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In June 2017, the law implementing the Fourth EU Money Laundering Directive also revised section 40 of the German Limited Liability Companies Act (GmbHG), requiring the shareholders' list (Gesellschafterliste) of German limited liability companies to contain information on the percentage participation of each shareholder. In addition, section 40 para. 4 of the GmbHG authorises future regulations to stipulate further requirements for shareholders' lists. The German Federal Ministry of Justice and Consumer Protection has made use of this to issue the Regulation on the Structure of the Shareholders' List (Gesellschafterlistenverordnung - GesLV). The Regulation entered into force on 1 July 2018 and clarifies a number of previously open questions. Below is a summary of the most important points.

Authors: Andreas Jürgens

1.     Numbering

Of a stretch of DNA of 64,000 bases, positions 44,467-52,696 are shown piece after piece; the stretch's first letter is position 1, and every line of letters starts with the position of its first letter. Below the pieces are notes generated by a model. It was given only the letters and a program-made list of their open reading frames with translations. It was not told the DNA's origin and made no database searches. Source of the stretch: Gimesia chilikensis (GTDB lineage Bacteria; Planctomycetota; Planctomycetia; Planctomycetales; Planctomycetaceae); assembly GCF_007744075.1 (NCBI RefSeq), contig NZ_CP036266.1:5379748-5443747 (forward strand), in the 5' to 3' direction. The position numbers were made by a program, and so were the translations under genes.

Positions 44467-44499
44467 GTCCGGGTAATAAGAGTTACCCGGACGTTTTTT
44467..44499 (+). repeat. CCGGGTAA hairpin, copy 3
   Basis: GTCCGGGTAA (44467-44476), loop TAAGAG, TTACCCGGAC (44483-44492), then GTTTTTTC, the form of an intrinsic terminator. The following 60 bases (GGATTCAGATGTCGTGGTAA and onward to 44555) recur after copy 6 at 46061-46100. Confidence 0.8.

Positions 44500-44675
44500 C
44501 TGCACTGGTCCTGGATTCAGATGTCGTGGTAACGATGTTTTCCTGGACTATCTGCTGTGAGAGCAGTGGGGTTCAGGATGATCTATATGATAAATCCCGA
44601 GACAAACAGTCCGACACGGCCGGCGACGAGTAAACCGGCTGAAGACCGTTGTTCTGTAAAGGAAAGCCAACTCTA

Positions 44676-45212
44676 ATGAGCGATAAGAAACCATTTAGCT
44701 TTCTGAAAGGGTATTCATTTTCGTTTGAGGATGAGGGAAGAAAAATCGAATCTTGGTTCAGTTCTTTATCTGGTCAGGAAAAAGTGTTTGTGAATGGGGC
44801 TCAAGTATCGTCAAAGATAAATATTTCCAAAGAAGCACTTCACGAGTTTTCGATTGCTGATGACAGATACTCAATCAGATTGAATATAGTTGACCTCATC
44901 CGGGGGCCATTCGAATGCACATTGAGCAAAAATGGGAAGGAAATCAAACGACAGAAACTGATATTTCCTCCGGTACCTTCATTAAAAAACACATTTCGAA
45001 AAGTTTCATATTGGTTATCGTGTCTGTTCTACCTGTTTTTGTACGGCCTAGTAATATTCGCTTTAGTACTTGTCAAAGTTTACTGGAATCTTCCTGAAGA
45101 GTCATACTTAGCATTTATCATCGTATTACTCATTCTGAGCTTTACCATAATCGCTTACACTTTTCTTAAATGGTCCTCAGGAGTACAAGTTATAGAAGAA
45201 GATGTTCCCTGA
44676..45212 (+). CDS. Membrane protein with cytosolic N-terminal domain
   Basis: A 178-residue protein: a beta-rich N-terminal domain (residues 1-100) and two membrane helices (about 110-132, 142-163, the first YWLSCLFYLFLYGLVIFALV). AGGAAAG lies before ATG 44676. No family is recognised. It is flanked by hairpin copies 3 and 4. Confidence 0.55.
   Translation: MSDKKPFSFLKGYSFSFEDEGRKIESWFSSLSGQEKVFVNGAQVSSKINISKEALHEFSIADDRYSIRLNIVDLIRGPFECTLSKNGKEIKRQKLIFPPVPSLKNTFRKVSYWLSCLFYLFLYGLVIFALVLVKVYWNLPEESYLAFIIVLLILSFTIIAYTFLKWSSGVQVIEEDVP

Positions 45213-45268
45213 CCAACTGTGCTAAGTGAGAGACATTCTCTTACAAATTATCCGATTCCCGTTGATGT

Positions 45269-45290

Since 2008, Section 40 of the GmbHG has stipulated that shares must always be marked with consecutive numbers. This is to ensure that all changes in the ownership structure can be fully traced following the incorporation of a company.

The GesLV further stipulates that shares must be numbered with whole Arabic numerals. Roman numerals or combinations of numbers and letters (e.g., 1a, 1b, 1c) are not permitted. In exceptional cases, for example a share split, numbering in decimal order (e.g., 1.1, 1.2, 1.3) is allowed.

2.     Sorting

The GesLV has clarified that the shareholders' list can be sorted by either shareholder name or the numbering of the shares. The explanatory memorandum to the GesLV (Bundesrat Printed Matter 105/18) also notes that several shares may be listed on one line as long as the numbering is consecutive (e.g., "shares 1 to 25,000"). This reflects current prevailing practice.